Floridata Plant Encyclopedia

A Floridata Plant Profile 822 Aesculus parviflora

Common Names: bottlebrush buckeye Family: Hippocastanaceae (horse chestnut Family)
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bottlebrush buckeye
A comely clump of bottlebrush buckeye in full flower shimmers in the mid-summer heat.


Bottlebrush buckeye is a multi-stemmed shrub with numerous erect slender stems and an irregular spreading form. It often suckers and forms extensive colonies by underground runners, especially in shady situations. Trained to a single leader, bottlebrush buckeye can get 8-12 ft (2.4-3.7 m) tall and spread 8-15 ft (2.4-4.6 m). Young twigs are green. The leaves are opposite and palmately compound with 5 (sometimes 7) leaflets, each about 3-8 in (7.6-20 cm) long. They unfurl a rich bronzy color in early spring, then mature to medium green on top and grayish and lightly pubescent underneath. In autumn they usually turn yellow before dropping. White flowers in showy 8-12 in (20-30.5 cm) cone-shaped panicles are produced in midsummer. The stamens extend fully an inch beyond the four petals and give the whole flower cluster the appearance of a bottle brush. The fruit is a 1-3 in (2.5-7.6 cm) long, smooth pear shaped pale brown capsule with 1-3 shiny chestnut-brown nuts inside. The nut has a prominent pale tan hilum (scar) which apparently makes it look like a buck's eye.

bottlebrush buckeye blossoms
The flowers are arranged in cylindrical clusters, called panicles, at the tips of the stems The slender stamens extending from the flowers are the "bristles" of these botanical bottlebushes


Bottlebrush buckeye, Aesculus parviflora, is native to southwestern Georgia and much of Alabama except for the northern part of the state. It is an understory shrub, occurring in populations that are isolated from one another, generally in hardwood forests along river bluffs where the seeds apparently are dispersed by water.


Bottlebrush buckeye does best on neutral to acidic soils, but apparently tolerates slightly limey conditions as well. Light: Partial shade is best, but plantings in full sun (especially in more northern zones) do well. Moisture: Bottlebrush buckeye needs a well-drained soil but also regular watering. Hardiness: USDA Zones 4 - 8. Although native to the southeastern U.S., bottlebrush buckeye has proven to be hardy in cultivation as far north as Maine. Propagation: Bottlebrush buckeye is easy to grow from seed if the seed is planted as soon as it is collected. Once the seed dries out, it is difficult to get it to break dormancy and germinate. Buckeye also can be propagated from pieces of root cuttings.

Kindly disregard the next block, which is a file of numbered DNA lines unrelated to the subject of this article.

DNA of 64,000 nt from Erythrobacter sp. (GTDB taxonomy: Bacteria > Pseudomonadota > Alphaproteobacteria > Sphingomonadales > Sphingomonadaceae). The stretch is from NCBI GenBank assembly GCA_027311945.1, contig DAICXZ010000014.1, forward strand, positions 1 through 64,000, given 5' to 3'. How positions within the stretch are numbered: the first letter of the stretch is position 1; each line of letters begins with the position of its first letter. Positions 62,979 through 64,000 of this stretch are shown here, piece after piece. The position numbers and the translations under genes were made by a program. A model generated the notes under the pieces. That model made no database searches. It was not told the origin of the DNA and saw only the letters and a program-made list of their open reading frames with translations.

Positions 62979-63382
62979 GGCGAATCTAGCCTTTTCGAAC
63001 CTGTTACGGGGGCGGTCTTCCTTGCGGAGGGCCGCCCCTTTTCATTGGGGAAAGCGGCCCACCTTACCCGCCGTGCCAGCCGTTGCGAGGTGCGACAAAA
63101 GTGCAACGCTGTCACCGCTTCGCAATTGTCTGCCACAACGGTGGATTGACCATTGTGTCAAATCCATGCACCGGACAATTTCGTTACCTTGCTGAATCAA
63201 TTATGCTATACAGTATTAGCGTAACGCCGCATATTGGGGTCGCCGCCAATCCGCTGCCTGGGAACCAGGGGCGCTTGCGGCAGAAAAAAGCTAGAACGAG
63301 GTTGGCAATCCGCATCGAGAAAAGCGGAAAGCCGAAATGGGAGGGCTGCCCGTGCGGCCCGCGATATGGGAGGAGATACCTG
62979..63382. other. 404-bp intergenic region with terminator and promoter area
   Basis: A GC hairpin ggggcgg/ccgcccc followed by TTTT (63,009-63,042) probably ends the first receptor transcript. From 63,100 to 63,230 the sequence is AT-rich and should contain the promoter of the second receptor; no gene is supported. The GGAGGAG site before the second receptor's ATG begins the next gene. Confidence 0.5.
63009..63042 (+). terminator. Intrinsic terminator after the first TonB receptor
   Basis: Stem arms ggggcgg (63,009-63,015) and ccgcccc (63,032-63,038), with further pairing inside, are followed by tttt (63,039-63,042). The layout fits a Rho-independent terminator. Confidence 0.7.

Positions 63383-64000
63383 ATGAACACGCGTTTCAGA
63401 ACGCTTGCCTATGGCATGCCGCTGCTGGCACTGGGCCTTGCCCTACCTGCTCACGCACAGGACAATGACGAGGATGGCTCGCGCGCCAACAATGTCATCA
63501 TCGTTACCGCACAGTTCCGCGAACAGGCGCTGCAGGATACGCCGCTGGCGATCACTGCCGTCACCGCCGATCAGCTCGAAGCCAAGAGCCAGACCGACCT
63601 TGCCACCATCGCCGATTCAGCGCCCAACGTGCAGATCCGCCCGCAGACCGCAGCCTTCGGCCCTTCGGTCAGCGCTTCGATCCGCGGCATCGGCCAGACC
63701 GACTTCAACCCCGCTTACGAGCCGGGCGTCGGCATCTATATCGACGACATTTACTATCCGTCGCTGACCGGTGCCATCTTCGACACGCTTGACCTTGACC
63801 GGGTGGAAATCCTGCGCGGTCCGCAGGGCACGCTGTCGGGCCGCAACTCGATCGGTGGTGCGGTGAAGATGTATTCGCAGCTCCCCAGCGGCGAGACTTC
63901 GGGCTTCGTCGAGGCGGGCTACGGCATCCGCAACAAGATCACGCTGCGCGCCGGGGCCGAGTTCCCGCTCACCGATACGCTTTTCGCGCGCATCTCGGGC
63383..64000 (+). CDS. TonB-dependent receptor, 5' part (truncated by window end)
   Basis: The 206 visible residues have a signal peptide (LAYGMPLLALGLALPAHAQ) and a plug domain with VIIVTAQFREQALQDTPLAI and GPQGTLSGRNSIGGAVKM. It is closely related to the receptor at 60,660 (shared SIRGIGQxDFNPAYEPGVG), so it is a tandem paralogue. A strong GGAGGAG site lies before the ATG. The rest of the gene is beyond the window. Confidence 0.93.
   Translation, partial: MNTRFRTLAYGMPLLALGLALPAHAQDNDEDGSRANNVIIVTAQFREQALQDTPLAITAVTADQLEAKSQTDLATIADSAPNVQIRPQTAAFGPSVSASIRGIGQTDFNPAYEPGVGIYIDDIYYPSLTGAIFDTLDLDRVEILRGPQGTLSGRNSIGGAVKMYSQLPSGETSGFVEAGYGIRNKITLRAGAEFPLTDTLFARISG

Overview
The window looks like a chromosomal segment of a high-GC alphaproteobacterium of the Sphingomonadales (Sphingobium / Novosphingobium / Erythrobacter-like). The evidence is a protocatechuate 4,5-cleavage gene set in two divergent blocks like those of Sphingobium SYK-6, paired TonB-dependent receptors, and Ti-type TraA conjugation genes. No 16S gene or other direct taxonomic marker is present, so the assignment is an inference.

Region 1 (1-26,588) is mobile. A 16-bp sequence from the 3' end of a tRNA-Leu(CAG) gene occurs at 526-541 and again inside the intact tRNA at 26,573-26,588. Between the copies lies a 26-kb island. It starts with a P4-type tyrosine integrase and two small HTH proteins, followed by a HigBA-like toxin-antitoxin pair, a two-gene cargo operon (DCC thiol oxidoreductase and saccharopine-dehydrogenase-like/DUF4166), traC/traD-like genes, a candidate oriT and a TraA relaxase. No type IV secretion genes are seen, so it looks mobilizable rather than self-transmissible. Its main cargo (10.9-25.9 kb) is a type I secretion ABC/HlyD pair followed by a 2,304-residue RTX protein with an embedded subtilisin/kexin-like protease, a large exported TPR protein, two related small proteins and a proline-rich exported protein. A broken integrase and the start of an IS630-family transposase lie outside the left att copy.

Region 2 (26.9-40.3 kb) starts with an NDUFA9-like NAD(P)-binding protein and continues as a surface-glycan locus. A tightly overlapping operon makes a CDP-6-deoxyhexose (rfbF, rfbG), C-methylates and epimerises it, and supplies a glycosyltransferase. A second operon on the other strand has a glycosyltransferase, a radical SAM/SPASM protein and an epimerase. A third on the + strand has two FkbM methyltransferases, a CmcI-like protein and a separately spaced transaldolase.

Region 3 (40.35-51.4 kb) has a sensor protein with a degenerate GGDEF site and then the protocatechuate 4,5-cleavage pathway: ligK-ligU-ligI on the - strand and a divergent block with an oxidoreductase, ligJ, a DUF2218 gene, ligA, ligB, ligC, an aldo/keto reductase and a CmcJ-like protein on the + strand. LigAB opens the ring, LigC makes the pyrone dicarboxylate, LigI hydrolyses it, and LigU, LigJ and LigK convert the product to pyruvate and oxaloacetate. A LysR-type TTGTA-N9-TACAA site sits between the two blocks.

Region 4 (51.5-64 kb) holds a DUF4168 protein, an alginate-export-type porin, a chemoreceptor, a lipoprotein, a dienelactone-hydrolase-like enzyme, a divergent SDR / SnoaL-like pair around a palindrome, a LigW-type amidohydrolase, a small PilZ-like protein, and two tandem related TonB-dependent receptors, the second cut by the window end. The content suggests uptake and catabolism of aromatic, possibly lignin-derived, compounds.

Bottlebrush buckeye is one of the most beautiful flowering shrubs in North America. Use it as a specimen, in a group, or in a mixed border. It has a spreading tendency, so give it plenty of room in the shade of large deciduous trees. Aesculus parviflora may be hard to find in the nursery trade, but it is worth the effort to seek it out.

bottlebrush buckeyes
Within the brown husks are the shiney dark brown bottlebrush buckeyes.


Bottlebrush buckeye is an excellent landscape plant; it does well in sunny or shady locations and can tolerate most well drained soils. Even if it never flowered it would be a beautiful shrub in the landscape. The leaves unfurl a rich bronze in very early spring, and they maintain healthy, dark-green foliage throughout the summer, unlike red buckeye (Aesculus pavia) which gets pretty ratty looking by late summer.


The leaves and especially the seeds of bottlebrush buckeye are highly poisonous and ingestion could be fatal for people or livestock.

Steve Christman 10/12/00; updated 9/29/03

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Aesculus species profiled on Floridata:

Aesculus flava

( yellow buckeye, sweet buckeye )

Aesculus glabra

( Ohio buckeye,fetid buckeye,Texas buckeye )

Aesculus hippocastanum

( common horsechestnut )

Aesculus parviflora

( bottlebrush buckeye )

Aesculus pavia

( red buckeye )

Aesculus x carnea

( red horsechestnut )

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